Thursday, 20 July 2017

Literary And Conceptual Sequels

Can Poul Anderson's Time Patrol series, "The Queen of Air and Darkness" and "The Word to Space" be called alternative sequels to Conan Doyle's Sherlock Holmes series? "The Queen of Air and Darkness" is a sequel to Anderson's own Rustum History.

I think that there are also "conceptual sequels," e.g.:

Olaf Stapledon's Last And First Men is a conceptual sequel to four works by Wells because it does different things with the Wellsian concepts of space travel, time travel, Martian invasion and future history;

CS Lewis' Ransom Trilogy and unfinished Ransom novel are Christian replies to those same four works;

Anderson's Time Patrol series is a conceptual sequel to one of those works because -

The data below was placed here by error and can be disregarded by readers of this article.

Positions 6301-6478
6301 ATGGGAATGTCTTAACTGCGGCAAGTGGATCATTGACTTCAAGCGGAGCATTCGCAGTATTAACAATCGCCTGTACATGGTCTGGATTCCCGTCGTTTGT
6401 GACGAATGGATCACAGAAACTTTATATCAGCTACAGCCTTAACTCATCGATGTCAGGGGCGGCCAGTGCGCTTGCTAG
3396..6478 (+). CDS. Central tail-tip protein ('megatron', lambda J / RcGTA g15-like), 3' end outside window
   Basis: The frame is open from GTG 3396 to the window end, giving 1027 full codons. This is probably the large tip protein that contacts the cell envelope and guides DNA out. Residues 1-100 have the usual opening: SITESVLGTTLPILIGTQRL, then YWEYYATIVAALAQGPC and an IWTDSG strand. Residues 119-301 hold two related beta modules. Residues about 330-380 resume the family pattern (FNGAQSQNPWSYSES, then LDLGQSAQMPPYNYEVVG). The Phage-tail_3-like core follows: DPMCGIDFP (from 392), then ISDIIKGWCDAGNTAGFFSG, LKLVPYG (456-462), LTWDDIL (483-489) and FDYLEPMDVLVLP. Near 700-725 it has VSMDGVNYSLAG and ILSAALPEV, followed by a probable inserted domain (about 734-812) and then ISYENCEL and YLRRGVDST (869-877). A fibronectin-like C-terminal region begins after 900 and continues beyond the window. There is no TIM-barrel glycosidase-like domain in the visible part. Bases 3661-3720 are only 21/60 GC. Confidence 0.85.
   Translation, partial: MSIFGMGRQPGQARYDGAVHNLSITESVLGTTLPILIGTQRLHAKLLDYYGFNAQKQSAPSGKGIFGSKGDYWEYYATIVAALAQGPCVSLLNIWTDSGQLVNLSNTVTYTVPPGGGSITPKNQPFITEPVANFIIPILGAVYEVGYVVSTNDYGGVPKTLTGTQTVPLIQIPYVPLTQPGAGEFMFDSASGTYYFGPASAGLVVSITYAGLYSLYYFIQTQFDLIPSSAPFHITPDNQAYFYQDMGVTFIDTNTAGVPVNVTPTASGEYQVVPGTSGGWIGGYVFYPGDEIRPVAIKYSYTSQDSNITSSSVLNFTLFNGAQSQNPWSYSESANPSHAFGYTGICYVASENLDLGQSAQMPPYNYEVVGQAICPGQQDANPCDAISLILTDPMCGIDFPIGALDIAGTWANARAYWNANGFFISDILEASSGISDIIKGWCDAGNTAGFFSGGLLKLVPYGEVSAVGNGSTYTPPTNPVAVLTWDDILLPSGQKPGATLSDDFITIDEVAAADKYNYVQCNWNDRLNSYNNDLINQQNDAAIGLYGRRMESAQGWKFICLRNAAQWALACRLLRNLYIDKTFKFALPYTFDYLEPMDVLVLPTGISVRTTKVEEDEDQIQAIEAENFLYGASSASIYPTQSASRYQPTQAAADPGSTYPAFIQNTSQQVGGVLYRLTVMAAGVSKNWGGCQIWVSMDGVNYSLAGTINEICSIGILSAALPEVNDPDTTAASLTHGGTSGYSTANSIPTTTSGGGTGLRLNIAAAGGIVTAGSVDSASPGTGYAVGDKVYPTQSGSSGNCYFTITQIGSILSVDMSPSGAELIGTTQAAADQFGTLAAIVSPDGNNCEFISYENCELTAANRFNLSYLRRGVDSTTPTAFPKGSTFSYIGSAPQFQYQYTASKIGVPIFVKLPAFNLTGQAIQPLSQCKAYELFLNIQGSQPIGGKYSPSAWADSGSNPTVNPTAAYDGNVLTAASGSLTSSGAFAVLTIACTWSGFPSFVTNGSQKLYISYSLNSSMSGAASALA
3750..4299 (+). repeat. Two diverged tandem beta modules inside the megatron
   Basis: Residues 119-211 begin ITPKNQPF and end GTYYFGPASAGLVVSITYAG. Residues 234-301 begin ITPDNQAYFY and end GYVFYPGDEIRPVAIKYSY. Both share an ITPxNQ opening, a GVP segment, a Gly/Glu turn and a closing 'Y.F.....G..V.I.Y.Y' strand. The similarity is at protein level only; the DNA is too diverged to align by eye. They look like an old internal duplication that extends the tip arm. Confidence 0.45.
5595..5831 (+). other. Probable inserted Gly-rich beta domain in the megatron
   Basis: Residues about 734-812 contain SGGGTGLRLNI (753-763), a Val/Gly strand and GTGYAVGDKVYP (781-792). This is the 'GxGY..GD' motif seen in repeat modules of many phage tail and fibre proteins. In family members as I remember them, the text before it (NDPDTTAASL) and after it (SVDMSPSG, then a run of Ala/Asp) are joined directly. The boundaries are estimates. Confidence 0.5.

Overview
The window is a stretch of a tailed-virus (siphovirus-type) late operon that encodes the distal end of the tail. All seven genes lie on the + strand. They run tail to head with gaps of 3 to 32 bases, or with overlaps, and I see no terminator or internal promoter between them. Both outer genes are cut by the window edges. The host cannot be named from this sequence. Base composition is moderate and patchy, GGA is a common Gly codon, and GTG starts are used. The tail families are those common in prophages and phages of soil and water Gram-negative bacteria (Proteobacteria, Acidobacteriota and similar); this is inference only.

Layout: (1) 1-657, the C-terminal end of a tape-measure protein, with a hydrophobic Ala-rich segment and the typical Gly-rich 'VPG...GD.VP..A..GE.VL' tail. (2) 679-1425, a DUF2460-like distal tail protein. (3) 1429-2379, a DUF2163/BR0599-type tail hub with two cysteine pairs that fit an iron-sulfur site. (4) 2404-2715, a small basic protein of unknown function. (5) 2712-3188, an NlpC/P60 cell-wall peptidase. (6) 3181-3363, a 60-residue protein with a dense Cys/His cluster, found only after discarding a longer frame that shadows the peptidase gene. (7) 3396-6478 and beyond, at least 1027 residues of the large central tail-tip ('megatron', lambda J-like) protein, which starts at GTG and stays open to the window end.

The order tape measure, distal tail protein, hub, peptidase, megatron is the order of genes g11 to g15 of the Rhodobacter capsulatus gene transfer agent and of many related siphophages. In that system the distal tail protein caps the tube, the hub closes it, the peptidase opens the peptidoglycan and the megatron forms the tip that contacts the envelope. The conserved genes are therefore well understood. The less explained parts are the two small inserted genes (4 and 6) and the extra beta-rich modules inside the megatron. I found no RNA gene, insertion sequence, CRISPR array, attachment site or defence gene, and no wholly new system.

timecycles replace the Time Machine;
human evolution into Danellians replaces human devolution into Morlocks and Eloi;
Anderson systematically addresses those "curious possibilities of anachronism and of utter confusion" at which Wells merely hints.

All literature is a single long sequence from ancient epics to modern novels, from the gods of Gilgamesh to the post-organic intelligences of Anderson's Genesis.

1 comment:

Sean M. Brooks said...

Kaor, Paul!

I agree that in Anderson's Time Patrol "history" mankind evolved or developed into the Danellians rather than degenerating into Morlocks and Eloi. But I have suggested that the Danellian civilization might also eventually fall. Which made me wonder who might have succeeded the Danellians.

Yes, authors like L. Sprague De Camp, Robert Heinlein, and Poul Anderson were successors of H.G. Wells in developing those "curious possibilities of anachronism and of utter confusion" which is part of the sub-genre of time traveling science fiction. Wells was a pioneer and could not reasonably be expected to have thought of all those "possibilities."